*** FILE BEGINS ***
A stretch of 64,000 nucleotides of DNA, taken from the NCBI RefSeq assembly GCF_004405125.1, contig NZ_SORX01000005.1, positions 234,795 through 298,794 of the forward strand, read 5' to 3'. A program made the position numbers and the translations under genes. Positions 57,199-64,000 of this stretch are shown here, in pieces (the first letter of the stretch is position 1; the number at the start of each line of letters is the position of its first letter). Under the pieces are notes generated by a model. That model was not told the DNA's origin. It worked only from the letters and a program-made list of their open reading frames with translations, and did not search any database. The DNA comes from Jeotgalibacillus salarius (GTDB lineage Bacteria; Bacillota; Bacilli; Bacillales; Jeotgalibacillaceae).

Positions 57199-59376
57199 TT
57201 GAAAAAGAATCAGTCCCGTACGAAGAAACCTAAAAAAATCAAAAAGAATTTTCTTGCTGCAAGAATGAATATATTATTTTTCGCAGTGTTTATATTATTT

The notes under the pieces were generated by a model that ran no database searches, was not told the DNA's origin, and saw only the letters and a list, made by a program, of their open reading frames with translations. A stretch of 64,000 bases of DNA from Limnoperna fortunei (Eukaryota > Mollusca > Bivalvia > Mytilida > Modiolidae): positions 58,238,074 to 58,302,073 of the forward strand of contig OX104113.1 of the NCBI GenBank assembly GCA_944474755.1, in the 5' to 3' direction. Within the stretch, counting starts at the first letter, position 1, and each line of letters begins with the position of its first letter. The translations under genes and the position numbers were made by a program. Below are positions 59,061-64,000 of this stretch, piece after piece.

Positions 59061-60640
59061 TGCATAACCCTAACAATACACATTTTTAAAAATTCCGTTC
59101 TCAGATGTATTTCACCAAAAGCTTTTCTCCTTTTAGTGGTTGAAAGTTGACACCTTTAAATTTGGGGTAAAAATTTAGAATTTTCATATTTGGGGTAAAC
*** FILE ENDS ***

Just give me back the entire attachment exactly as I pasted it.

A stretch of 64,000 nucleotides of DNA, taken from the NCBI RefSeq assembly GCF_004405125.1, contig NZ_SORX01000005.1, positions 234,795 through 298,794 of the forward strand, read 5' to 3'. A program made the position numbers and the translations under genes. Positions 57,199-64,000 of this stretch are shown here, in pieces (the first letter of the stretch is position 1; the number at the start of each line of letters is the position of its first letter). Under the pieces are notes generated by a model. That model was not told the DNA's origin. It worked only from the letters and a program-made list of their open reading frames with translations, and did not search any database. The DNA comes from Jeotgalibacillus salarius (GTDB lineage Bacteria; Bacillota; Bacilli; Bacillales; Jeotgalibacillaceae).

Positions 57199-59376
57199 TT
57201 GAAAAAGAATCAGTCCCGTACGAAGAAACCTAAAAAAATCAAAAAGAATTTTCTTGCTGCAAGAATGAATATATTATTTTTCGCAGTGTTTATATTATTT

The notes under the pieces were generated by a model that ran no database searches, was not told the DNA's origin, and saw only the letters and a list, made by a program, of their open reading frames with translations. A stretch of 64,000 bases of DNA from Limnoperna fortunei (Eukaryota > Mollusca > Bivalvia > Mytilida > Modiolidae): positions 58,238,074 to 58,302,073 of the forward strand of contig OX104113.1 of the NCBI GenBank assembly GCA_944474755.1, in the 5' to 3' direction. Within the stretch, counting starts at the first letter, position 1, and each line of letters begins with the position of its first letter. The translations under genes and the position numbers were made by a program. Below are positions 59,061-64,000 of this stretch, piece after piece.

Positions 59061-60640
59061 TGCATAACCCTAACAATACACATTTTTAAAAATTCCGTTC
59101 TCAGATGTATTTCACCAAAAGCTTTTCTCCTTTTAGTGGTTGAAAGTTGACACCTTTAAATTTGGGGTAAAAATTTAGAATTTTCATATTTGGGGTAAAC